A number of conferences, workshops and events in recent months have considered mental health history from various perspectives, beyond the standard history of psychiatry. At the annual British Psychological Society History and Philosophy of Psychology Section Conference (this year in partnership with the UK Critical Psychiatry Network), an entire symposium was dedicated to the changing role of nurses, social workers and clinical psychologists in the realm of mental health. In nineteenth-century asylums, non-medical staff are often more hidden from the historical record than their patients. Their names might appear in staff lists or wage books, or they could be mentioned in passing in patient records; however, their actions and motives were invariably described and interpreted by psychiatrists. Unlike with some patients, their personal letters and documents do not tend to appear in archives. Oral histories become an important source for more recent nursing history, such as those gathered by Niall McCrae and Peter Nolan, who offered some interesting reflections on the social and professional context of mental health nursing as it developed in the twentieth-century asylum from their recent book: Echoes from the Corridors.
More recently, an event at the University of Edinburgh, New Directions in Mental Health, looked at still more approaches to mental health research. Sociology and mad studies formed key components of this event. This breadth of approaches to mental health can help to raise some of the contradictions within the field itself. As organiser Martyn Pickersgill noted: neuroscience dominates mental health research, but not the practice. What’s more, as keynote speaker David Pilgrim explained, psychiatry cannot be described as a medical speciality like any other: mental health policy, in particular the process of detention, ensures that it sits within a very different context. Cultural narratives, and critique within the humanities and social sciences, then, is especially important in the field of mental health.
It is the service user voice, however, that is coming increasingly to the fore, whether within mental health (such as the Service User Research Enterprise at Kings College London, represented at both events by Professor Diana Rose) or outside it. Kirsty Maclean described the Lothian Oor Mad History project, set up in 2008 to reclaim and promote the history of activism and collective advocacy by people with mental health issues. This arose out of a widespread nostalgia for the impetus towards change that had existed in mental health services in the 1980s: these collective efforts to be heard seemed to many to have since dissipated and the project provided an opportunity to remember them and inspire others. The project developed into a course on Mad People’s History and Identity at Queen Margaret University, run by and for people with experience of mental health issues. Fifty people have graduated from the course so far, and some have participated in the Mad Studies stream at the Lancaster Disability Studies Conference, begun in 2014. Further afield, a comprehensive online archive of mental health history is maintained by the Survivor History Group, while this weekend’s Radical Histories Conference at Queen Mary University of London includes events on mental health activism.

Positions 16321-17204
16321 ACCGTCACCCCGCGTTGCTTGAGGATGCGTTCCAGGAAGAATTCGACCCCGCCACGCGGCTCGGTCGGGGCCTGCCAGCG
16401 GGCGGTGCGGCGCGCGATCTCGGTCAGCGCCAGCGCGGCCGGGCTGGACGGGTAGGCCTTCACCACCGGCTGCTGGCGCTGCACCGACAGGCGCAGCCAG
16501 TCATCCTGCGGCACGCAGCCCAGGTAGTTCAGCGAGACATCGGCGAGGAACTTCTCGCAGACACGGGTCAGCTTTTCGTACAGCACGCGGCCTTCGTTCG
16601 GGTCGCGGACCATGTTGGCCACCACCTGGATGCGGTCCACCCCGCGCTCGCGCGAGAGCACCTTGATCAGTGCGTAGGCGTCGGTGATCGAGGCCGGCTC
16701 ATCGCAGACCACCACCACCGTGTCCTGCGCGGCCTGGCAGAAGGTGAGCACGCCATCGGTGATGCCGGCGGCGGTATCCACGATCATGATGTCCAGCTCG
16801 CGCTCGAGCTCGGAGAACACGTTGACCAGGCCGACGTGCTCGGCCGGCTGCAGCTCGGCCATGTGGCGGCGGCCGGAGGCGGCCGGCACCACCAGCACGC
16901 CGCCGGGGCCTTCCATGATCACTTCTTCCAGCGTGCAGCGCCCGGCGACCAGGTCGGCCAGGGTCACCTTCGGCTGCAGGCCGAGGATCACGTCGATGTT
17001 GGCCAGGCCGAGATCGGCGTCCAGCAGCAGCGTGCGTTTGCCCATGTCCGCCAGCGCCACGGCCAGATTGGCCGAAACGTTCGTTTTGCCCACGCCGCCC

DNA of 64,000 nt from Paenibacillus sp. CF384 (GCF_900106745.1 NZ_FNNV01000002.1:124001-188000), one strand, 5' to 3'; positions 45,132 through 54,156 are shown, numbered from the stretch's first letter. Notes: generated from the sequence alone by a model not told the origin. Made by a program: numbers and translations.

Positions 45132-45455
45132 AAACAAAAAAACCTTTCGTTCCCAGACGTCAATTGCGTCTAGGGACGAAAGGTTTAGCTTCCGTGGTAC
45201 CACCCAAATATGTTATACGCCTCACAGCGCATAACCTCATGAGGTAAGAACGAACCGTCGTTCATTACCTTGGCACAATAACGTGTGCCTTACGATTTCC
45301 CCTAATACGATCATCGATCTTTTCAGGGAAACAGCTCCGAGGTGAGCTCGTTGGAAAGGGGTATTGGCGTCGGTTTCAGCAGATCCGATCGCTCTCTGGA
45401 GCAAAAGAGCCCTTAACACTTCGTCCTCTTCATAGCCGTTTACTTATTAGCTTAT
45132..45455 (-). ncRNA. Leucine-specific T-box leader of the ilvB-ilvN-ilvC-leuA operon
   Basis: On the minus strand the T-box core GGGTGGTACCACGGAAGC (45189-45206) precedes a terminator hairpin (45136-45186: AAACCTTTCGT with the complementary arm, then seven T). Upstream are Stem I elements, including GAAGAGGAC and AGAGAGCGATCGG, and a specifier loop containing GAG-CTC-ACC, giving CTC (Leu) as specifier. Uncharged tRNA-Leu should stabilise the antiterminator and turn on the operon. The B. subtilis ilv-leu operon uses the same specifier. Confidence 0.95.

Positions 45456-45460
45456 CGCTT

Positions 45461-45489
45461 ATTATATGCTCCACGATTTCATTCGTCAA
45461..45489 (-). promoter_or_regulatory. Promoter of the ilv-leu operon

The theme of service user and survivor research continued with an event the following day: Mental Health and Reflexivity. In social science, reflexivity is considered to be an important part of rigorous research, considering the position, role and influence of the researcher. At this event, researchers from across the humanities and social sciences considered the role of personal experience in their work, raising both positive and negative elements. Many histories of medicine, after all, are still written as if from the perspective of a neutral observer, a style of writing common in science and medicine from the nineteenth century on. For medical writers, this style was adopted to suggest the objectivity of the clinician, absenting him or herself from his or her research ideas and outputs by an avoidance of personal pronouns and increasing use of the passive voice. In history, this artefact of objectivity is exacerbated by the use of the past tense. As Chris Millard has put it, in his recent history of self-harm in Britain, this style of writing implies that the past is a set of discrete and concrete facts, failing to acknowledge that there are multiple possible histories and ways of writing history. Moreover, it fails to make clear that history is about the time in which it is written (and the demands and ideals of that era which lead to a particular selection of sources or way of framing history) as much as the era it is about.
Ultimately, this can lead to conceptual confusion, whereby historians of medicine widely accept that their historical actors cannot be objective, and that their ideas and approaches are formed within their cultural and historical context and yet they write themselves out of the history. Yet personal material can be uncomfortably confessional: what Diana Rose calls ‘the pornography of first person accounts’, allowed to stand alone and unchallenged. So what does the future hold for mad studies? As Brigit McWade put it, while remaining acutely critical, researchers need to ‘unlearn what we have learned’ with a new paradigm of mad studies that is not identity based. The very category of experience is, after all, itself socially constructed.